The horses gathered by the Bureau of Land Management from the Calico Complex in Nevada are currently held at the privately contracted facility named the Broken Arrow in Fallon Nevada. Observers have been allowed to monitor the horses through a two-hour window each Sunday. No observers will be allowed in this weekend due to the holiday.
Pigeon Fever at Broken Arrow this past Sunday (photo Craig Downer)
The presence of Pigeon Fever among the population was observed nearly two weeks ago.
Processing and sorting of horses has continued “business as usual,” with no change in protocol despite the highly contagious disease.
John Neill, currently the manager at the Broken Arrow for the BLM said, “Yes, there is pigeon fever but only a handful of cases.”
When asked if the cases were confined to the horses gathered from a specific area and isolated in the pens sorted by area gathered he replied, “No, we’ve been moving horses around.”
Many of you have sent me questions that seem to confuse Pigeon Fever with strangles. This is not a strangles outbreak.
*** I also need to add that Pigeon Fever does not come from pigeons. It is not a disease associated with “cities.” (Sometimes I don’t know where this stuff comes from.) It is called Pigeon Fever because the most common form causes abscesses that develop on the chest that give a resemblance to that of a pigeon.
What is Pigeon Fever?
From a COLORADO STATE UNIVERSITY VETERINARIANS REPORT
Clinical signs: Early signs can include lameness, fever, lethargy, depression and weight loss.
Infections can range from mild, small, localized abscesses to a severe disease with multiple massive abscesses containing liters of liquid, tan-colored pus.
External, deep abscesses, swelling and multiple sores develop along the chest, midline and groin area, and, occasionally, on the back.
Incubation period: Horses may become infected but not develop abscesses for weeks.Animals affected:The disease usually manifests in younger horses, but can occur in any age, sex, and breed.
A different biotype of the organism is responsible for a chronic contagious disease of sheep and goats, Caseous lymphadenitis, or CL. Either biotype can occur in cattle.
Disease forms: Generally 3 types: external abscesses, internal abscesses or limb infection (ulcerative lymphangitis).
The ulcerative lymphangitis is the most common form worldwide and rarely involves more than one leg at a time. Usually, multiple small, draining sores develop above the fetlock.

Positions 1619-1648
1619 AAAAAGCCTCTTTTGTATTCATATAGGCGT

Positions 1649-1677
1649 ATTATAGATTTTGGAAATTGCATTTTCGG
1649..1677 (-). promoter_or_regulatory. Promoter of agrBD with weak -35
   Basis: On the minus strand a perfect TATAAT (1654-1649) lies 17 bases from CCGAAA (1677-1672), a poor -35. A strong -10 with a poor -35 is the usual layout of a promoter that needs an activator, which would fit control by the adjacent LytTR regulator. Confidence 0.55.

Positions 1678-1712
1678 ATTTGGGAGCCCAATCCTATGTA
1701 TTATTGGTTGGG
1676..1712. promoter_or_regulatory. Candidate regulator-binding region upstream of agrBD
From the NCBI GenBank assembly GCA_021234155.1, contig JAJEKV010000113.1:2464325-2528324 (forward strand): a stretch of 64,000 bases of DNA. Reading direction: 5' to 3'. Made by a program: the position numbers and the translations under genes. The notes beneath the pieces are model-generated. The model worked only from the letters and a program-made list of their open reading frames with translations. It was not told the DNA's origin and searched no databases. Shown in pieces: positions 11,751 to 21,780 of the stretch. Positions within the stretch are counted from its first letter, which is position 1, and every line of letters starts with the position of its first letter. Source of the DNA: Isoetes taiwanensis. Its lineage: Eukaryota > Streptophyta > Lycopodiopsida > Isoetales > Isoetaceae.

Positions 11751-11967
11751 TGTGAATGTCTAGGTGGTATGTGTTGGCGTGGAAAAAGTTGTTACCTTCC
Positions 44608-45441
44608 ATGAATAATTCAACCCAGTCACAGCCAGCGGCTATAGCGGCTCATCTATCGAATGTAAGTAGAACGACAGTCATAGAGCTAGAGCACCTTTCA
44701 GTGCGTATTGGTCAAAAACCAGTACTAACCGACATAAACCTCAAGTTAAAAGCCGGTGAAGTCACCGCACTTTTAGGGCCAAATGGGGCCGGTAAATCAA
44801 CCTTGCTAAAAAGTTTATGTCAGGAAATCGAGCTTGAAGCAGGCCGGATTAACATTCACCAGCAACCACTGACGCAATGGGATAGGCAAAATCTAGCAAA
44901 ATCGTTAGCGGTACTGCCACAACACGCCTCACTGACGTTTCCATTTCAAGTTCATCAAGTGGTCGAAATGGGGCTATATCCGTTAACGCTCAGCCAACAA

The most common form of the disease in the United States is external abscessation, which often form deep in the muscles and can be very large. Usually they appear in the pectoral region, the ventral abdomen and the groin area. After spontaneous rupture, or lancing, the wound will exude liquid, light tan-colored, malodorous pus.
Internal abscesses can occur and are very difficult to treat
Note: There is a low incidence in foals.It has also been diagnosed in cattle, and a similar disease affects sheep and goats. The disease is not transmissible to humans, although humans can carry the infectious agent on shoes, clothing, hands or barn tools and transfer it to another animal. Although the disease is considered seasonal, with most cases occurring in early fall, a number of cases have been confirmed during winter months and other times of the year as well..
Treatment: Hot packs or poultices should be applied to abscesses to encourage opening. Open abscesses should be drained and regularly flushed with saline.
Surgical or deep lancing may be required, depending on the depth of the abscess or the thickness of the capsule, and should be done by your veterinarian.
Ultrasound can aid in locating deep abscesses so that drainage can be accomplished.
External abscesses can be cleaned with a 0.1 percent povidone-iodine solution
Antiseptic soaked gauze may be packed into the open wound
A nonsteroidal anti-inflammatory drug such as phenylbutazone can be used to control swelling and pain
Antibiotics are controversial. Their use in these cases has sometimes been associated with chronic abscessation and, if inadequately used, may contribute to abscesses, according to one study.
The most commonly used antibiotic for the treatment of this condition is procaine penicillin G, administered intramuscularly, or trimethoprim-sulfa.
In the case of internal abscesses, prolonged penicillin therapy is necessary
Care required: Buckets or other containers should be used to collect pus from draining abscesses and this infectious material should be disposed of properly.
Consistent and careful disposal of infected bedding, hay, straw or other material used in the stall is vitally important.
Thoroughly clean and disinfect stalls, paddocks, all utensils and tack.
Pest control for insects is also very important.
Recovery time: Usually anywhere from two weeks to 77 days.
The BLM is moving forward with preparation toward an adoption event of Calico horses currently scheduled for May 15th and 16th at the Palomino Valley Center in Nevada.
Pigeon Fever at Broken Arrow (photo Craig Downer)